A good writer is always a student. We study how people walk and wonder how to describe the hitch in their stride or a particular luminous shade of green in the scene. We read and re-read our favorite authors trying to dissect exactly how did they manage to make me feel/see/hear/smell the action in a spice-filled marketplace or ice-glazed forest.
A host of books and posts support the writer in their quest for perfection.
A recent post by Kate Flora gave some terrific behind the scenes insights on how sharpening description sharpens our story. Four of Kate's go-to resources are:
- John Gardner's Art of Fiction
- David Grambs' The Describer’s Dictionary
- Rebecca McClanahan's Word Painting: A Guide to Writing More Descriptively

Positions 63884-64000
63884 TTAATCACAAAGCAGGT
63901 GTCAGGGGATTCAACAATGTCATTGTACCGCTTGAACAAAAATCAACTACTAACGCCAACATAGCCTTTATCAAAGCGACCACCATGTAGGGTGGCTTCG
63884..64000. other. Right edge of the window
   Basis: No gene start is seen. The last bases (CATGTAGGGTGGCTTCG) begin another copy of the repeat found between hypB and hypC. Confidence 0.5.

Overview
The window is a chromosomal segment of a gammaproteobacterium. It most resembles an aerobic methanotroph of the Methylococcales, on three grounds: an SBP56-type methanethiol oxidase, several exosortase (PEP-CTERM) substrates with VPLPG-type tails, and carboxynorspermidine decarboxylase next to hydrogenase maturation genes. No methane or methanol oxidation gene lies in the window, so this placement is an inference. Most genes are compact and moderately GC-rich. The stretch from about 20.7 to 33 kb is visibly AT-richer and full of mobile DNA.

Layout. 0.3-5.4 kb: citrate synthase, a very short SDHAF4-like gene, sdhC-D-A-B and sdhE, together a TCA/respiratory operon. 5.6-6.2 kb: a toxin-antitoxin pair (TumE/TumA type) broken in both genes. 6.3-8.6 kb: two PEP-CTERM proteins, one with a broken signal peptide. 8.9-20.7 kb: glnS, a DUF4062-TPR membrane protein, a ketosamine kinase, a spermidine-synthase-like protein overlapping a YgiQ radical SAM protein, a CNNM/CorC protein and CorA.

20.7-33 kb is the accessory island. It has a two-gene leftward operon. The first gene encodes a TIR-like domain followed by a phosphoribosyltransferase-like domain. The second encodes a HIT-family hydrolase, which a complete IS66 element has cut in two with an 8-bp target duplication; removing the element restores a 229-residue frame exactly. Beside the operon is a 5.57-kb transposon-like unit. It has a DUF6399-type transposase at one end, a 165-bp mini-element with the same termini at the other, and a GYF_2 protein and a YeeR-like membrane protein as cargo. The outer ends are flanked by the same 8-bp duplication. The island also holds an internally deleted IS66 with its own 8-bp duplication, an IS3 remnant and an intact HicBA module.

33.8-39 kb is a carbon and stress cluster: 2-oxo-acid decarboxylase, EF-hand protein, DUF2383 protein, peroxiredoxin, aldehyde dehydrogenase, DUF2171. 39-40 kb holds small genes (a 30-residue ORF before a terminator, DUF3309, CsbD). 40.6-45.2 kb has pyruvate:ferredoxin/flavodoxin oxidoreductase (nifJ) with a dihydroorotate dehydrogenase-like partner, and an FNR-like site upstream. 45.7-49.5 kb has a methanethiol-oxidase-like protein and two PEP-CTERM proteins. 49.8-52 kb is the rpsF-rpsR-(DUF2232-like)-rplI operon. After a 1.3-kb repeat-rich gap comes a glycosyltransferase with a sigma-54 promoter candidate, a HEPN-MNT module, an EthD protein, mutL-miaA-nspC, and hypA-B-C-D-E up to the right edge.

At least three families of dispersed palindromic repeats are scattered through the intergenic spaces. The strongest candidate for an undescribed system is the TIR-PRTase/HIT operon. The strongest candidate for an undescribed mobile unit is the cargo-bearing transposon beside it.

- Rodale’s Synonym Finder
I surveyed a number of resources for this post and wasn't surprised that three of my go-to books were frequently cited.
- Stephen King's On Writing-A Memoir of Craft
- Anne Lamott's Bird by Bird: Some Instructions on Writing and Life
- William Strunk Jr. and E. B. White's The Elements of Style
Do you write mysteries? Then read Hallie Ephron's book, Writing and Selling Your Mystery Novel. This book is exactly what you need to help you through the maze of creating great characters, sharp settings, and twisty plots. This book is structured with Do It Yourself exercises to sharpen the lessons in each chapter.
But, hey. Don't take my word for it. Check out editionguard.com for more great books for writers.
Oh, and reading writing advice books is a legitimate way to stall from doing our real work. Writing a blog about it is even better. And reading such a blog means you're clicking around the Internet and not doing one damned productive thing.
Okay. Enough procrastingating. Get back to work!